[0:08:03] And for a lot of people who think about, I want to build this huge community or I want to start this business, then we automatically get scared and think, we have to be perfect, and we have to have this great platform, and we have to buy all these things, and we have to become a great writer. All of it. So we’ve kind of taken ourselves out of the game before we’ve even started, when you can literally just start writing right now, wherever you are.

[0:08:30] It’s that beautiful quote, I think, Arthur Ash, that said, start where you are, use what you can do. Start where you are, use what you have, do what you can. And that’s exactly what we can do, is, like, wherever you are right now, you don’t have to go buy equipment or do or buy the perfect computer or system or software or editing things. Literally, you can just start writing. Yes. Oh, God, I love that so much. And it’s interesting because I had you on the RSS.com podcast, podcasting 101 with RSS.com, and we were talking about podcasting for no reason. And I have to tell you, since that episode, you actually inspired me to just do some more stuff just for fun.

[0:09:10] And it kind of took some pressure off. And I created a bunch of social media accounts for my dogs. It’s called Pampered palm cheese. It’s so cheesy. That’s so cheesy because they’re two Pomeranian Chihuahuas, so they’re palm cheese. And just having a creative outlet that doesn’t have any pressure on it, that’s just fun. I’m enjoying creating again. So I just wanted to tell you that that you inspired me to just start playing again.

[0:09:35] And I know you have an awesome book that is officially coming out. I’m so excited for it. Tell me all about it. Yes. Well, first of all, thank you so much for sharing that. I’m so happy that you started doing that because that was really the vision behind this book that I wrote. So I’ll share. For those that are watching this book, I am in love with the COVID It is gorgeous. It’s called Do What you Love. And the subtitle is a guide to living your creative life without leaving your job. And the whole idea is exactly what Ashley was just talking about, which is do things just for the fun of it. We talk ourselves out of doing the things that we’re really passionate about, that we feel really called to do.

[0:10:13] And so I wrote this book. I share the seven myths stopping us from exploring our passions and our creativity and how to really overcome those myths. And it’s things that you have probably dealt with in the past, which is we deal with perfectionism. We deal with permission. A lot of us are waiting for permission to do something. We’re waiting for somebody to say, hey, you’re good enough. You should start a podcast, or you should go do this thing.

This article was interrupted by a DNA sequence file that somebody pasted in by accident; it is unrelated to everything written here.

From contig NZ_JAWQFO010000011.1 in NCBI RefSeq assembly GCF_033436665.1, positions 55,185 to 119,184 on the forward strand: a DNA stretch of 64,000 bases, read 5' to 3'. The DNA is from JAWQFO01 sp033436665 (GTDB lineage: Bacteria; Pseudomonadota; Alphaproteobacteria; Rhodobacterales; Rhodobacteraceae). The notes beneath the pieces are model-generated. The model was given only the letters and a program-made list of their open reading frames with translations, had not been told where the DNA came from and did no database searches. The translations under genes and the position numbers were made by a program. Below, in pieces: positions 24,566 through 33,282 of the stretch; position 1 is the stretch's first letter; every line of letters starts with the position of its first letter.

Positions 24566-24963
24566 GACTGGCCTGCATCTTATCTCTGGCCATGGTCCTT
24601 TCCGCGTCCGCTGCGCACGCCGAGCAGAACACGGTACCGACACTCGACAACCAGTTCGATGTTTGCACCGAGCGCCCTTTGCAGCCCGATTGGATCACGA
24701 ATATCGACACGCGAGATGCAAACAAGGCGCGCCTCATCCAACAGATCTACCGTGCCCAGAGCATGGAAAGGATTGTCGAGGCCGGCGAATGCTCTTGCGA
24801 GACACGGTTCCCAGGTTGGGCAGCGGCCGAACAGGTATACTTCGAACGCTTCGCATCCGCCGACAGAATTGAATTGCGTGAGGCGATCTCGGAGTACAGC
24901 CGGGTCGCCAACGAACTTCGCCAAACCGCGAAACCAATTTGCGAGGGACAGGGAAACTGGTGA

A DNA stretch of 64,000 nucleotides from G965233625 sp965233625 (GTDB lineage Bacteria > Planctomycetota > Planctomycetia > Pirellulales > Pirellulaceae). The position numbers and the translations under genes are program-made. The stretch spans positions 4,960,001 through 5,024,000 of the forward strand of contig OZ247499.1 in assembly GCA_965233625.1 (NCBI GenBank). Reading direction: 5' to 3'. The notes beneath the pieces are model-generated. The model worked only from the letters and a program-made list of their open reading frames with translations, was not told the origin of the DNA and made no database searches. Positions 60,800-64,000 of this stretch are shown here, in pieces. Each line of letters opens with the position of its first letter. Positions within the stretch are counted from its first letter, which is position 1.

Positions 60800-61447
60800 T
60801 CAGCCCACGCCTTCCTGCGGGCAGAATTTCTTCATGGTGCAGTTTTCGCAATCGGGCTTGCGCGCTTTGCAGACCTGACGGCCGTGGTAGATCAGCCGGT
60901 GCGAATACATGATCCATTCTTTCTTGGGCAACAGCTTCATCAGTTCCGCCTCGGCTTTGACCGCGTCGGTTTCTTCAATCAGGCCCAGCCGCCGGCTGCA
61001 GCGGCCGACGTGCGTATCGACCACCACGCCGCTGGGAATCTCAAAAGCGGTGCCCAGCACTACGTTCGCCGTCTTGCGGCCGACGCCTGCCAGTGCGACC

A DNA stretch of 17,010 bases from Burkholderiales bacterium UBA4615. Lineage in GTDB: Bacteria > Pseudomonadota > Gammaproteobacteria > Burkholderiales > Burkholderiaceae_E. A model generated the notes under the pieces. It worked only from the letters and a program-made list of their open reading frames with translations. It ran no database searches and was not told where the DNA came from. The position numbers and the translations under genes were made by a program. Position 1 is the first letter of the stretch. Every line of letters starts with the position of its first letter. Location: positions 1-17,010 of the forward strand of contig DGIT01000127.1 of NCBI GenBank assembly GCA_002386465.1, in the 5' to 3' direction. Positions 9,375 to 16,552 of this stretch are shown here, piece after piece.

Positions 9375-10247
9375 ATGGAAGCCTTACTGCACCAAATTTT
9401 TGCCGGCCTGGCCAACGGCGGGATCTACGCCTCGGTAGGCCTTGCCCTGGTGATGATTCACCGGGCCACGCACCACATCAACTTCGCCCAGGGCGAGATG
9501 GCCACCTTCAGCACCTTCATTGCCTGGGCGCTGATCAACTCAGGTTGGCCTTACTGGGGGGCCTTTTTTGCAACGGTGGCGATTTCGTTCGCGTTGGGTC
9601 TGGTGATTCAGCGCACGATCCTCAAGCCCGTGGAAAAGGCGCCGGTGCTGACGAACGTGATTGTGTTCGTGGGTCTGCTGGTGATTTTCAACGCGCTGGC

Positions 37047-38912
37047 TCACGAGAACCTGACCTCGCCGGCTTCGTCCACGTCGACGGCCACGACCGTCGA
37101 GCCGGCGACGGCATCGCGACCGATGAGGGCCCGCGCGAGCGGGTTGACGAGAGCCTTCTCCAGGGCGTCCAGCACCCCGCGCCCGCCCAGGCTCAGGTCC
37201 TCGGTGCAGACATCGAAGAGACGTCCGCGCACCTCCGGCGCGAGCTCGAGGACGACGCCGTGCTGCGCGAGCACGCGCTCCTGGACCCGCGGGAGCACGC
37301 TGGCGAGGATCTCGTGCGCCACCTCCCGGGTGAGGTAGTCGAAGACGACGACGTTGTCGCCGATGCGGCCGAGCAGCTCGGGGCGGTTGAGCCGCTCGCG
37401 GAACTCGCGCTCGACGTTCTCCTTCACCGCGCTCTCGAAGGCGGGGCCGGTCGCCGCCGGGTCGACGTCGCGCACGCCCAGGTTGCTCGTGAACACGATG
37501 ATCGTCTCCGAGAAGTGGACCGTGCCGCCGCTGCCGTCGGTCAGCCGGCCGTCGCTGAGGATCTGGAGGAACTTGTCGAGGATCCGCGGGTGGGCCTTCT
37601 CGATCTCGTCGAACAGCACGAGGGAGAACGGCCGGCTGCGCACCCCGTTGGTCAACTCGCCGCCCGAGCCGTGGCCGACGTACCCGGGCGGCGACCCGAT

[0:10:38] No, we have to give ourselves permission. And so the book really talks about those ideas. And the whole goal of the book is really exactly what happened to you after our conversation, which is to inspire people to get back into their creativity and to allow themselves to explore their passions and explore their creative pursuits just for the joy of it, just to have fun. And when we do that, we will see how much it does for our business, for our relationships, for our life in general. Because when we’re exploring our creativity, all of that inspiration and all that passion just oozes into other areas of our lives and we become more fulfilled.

[0:11:19] That is a definite fact. Because, I mean, I personally, my full time job is I blog for other people. That’s what I do, basically. That’s my bread and butter. And I have these fantasies about starting all these blogs that are for me, for my own personal business that I can put my name on because I do a lot of ghostwriting. And so it gets me excited and fired up to think about it from a non pressure perspective and just have fun with it again. So I think it’s brilliant. I really do. And I hope that everybody will like everybody who’s listening to this.

[0:11:50] I know that whenever we think of blogging, we think, oh, I want to get out of my nine to five, or I want to make so much money, but you got to start with what you’re actually enjoying or you’re never going to actually go through with it. You’re not going to do anything about it. Yeah, I mean, it’s interesting. And we talked about this on the other episode, I think, which is there’s a difference between going after doing something for a business and doing something just for fun. There is. There just is right now. Can your passion turn into your business? Absolutely.

[0:12:20] We see it every day, especially today with all of these incredible creators. In fact, I had one of my favorite comedians I had on my podcast two times. The first time I talked to him in 2020 when the pandemic was just going on, it was in December. And so we were all just still kind of stuck in our houses and figuring out what the heck is going on in life. And he started creating on TikTok just for the fun of it. Now I just spoke with him again, so that was in 2020. It’s 2023. I just spoke to him last a couple of months ago, and he’s a full time content creator. Like, he has figured out a way to become full time and he loves it. It’s so much fun. He has brings him so much joy. And so we see that every day, right?

[0:13:00] Because of platforms like TikTok and blogging and podcasting and all. I mean, I have a girlfriend that her whole business is around her podcast. So those things are possible but it’s the starting. Like, it’s the actual starting that kind of gets us into that state of creation. And from there, we can kind of figure some things out. So while I do think that if you want to do something on a full time basis, yeah, you can definitely have that goal. But the first way to do it is to start.